By contributing writer Danee Riggs

The day my daughter called me a “good mom” and her ‘HERO’, I hadn’t done anything that spectacular. No leaping buildings in a single bound or any other such feats. There was a beetle in our house and it was crawling on the floor between us. Now, anyone that knows me knows that I am (almost) deathly afraid of bugs. Yes even my three year old knows this. Still, when the bug started crawling toward her and she squealed, I leapt across the room, snatching her up off of the floor. Inadvertently, I squashed the bug. Just like that, I became a hero.
This may not mean much to most but it made me realize something; my daughter recognized that I acted to protect her in spite of my fear and that as a ‘good mom’, it was my job to do so.
I believe that all good parents want this more than anything- to protect their children from the things that might scare or hurt them. Why then do so many single parents fail to realize how detrimental it is the psyche of a child to hear them tear down the parent that is absent from the home?
I know that this certainly goes both ways but as a single mother who often supports and communicates with other single mothers, I hear the most derogatory remarks about the father of the child(ren). I’ve also heard it from remarried women about their exes. Sure, confide in me your troubles, struggles and issues. Call your sister, best friend, even your ex-mother-in-law (some of these women out here know that their sons are deadbeats) but don’t dump the garbage on your child.
If someone was standing in front of your child hurling accusations, curse words, and other expressions of hatred at your kid, you’d be the first to step in and shut it down. Well, even if the child has never laid eyes on their father, it doesn’t matter. Kids are so very perceptive. They know that they have a father and that he is a part of them. In essence, you are the offending party when you denigrate his/her father in front of them.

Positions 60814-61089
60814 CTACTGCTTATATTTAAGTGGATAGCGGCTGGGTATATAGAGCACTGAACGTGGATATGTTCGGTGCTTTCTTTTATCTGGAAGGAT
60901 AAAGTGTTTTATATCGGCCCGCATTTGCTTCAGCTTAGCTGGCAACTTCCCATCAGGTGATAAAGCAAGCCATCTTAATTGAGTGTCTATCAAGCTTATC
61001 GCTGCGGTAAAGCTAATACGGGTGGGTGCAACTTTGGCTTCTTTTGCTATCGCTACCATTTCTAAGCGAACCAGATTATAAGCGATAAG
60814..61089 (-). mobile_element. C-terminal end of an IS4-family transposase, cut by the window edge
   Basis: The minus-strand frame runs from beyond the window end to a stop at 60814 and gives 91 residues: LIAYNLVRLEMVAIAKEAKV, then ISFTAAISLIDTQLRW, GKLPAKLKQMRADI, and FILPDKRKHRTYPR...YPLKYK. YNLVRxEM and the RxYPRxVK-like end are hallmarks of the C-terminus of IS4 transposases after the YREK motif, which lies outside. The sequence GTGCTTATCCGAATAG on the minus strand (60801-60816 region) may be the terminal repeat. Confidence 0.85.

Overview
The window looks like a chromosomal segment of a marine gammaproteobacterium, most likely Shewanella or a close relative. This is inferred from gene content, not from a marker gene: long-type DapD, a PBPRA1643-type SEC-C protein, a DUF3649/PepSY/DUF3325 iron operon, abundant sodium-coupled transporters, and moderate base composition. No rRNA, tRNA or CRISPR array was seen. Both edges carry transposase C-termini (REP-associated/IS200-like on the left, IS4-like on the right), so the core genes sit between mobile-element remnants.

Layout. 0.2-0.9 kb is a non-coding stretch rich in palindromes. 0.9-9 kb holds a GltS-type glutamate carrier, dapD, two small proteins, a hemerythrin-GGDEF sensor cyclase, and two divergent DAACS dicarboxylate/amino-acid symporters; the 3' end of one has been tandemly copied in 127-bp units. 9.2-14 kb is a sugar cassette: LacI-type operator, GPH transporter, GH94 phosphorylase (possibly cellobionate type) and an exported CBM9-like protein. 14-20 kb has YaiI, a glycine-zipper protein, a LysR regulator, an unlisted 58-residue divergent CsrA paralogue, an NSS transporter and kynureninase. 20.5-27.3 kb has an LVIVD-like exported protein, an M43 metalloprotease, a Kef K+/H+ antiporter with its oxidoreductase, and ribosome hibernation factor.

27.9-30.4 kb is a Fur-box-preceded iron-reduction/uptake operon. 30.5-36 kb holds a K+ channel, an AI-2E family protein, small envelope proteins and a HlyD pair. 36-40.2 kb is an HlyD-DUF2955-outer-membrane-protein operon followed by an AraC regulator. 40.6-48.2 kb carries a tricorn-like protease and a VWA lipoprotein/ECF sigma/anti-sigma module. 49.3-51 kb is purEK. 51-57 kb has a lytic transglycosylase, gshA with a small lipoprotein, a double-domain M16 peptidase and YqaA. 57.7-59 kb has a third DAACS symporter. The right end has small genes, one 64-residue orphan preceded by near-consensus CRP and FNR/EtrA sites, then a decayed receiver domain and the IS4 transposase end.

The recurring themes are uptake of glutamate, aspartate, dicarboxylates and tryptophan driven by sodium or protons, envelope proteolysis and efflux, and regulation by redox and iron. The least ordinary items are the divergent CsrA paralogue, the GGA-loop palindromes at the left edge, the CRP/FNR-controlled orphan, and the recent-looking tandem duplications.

Of course I am not suggesting that you lie to your child regarding the negative actions, statements, or the absence of the parent in question. Just be mindful of any anger or ill feelings that you have when you speak to your child. Take a few minutes to think about your words if a recent situation has made you bitter or angry. I’d be the last person to tell anyone that they don’t have a right to feel what they feel. I always suggest that people give their feelings the analysis and the validity that they deserve. Still, in all truth, that person was your choice- not the child’s. And I say again, children are very perceptive. Whatever the absent parent’s shortcomings are, kids tend to figure them out for themselves after too long. When they do, they will need your patience and love for them to help them work through any issues they have because of them. They won’t need your resentment to compound any negative feelings that they may already have.
Your innate instincts are to protect your child, even from the little things. Bugs, sunburn, bullies, heartbreak, disappointment- you would wage war on them all even in the face of your own fears. Don’t let a relationship gone bad, late child support, and absenteeism or yet, your own issues and insecurities make you out to be a villain. Be the hero that your child knows you are and will always need you to be.

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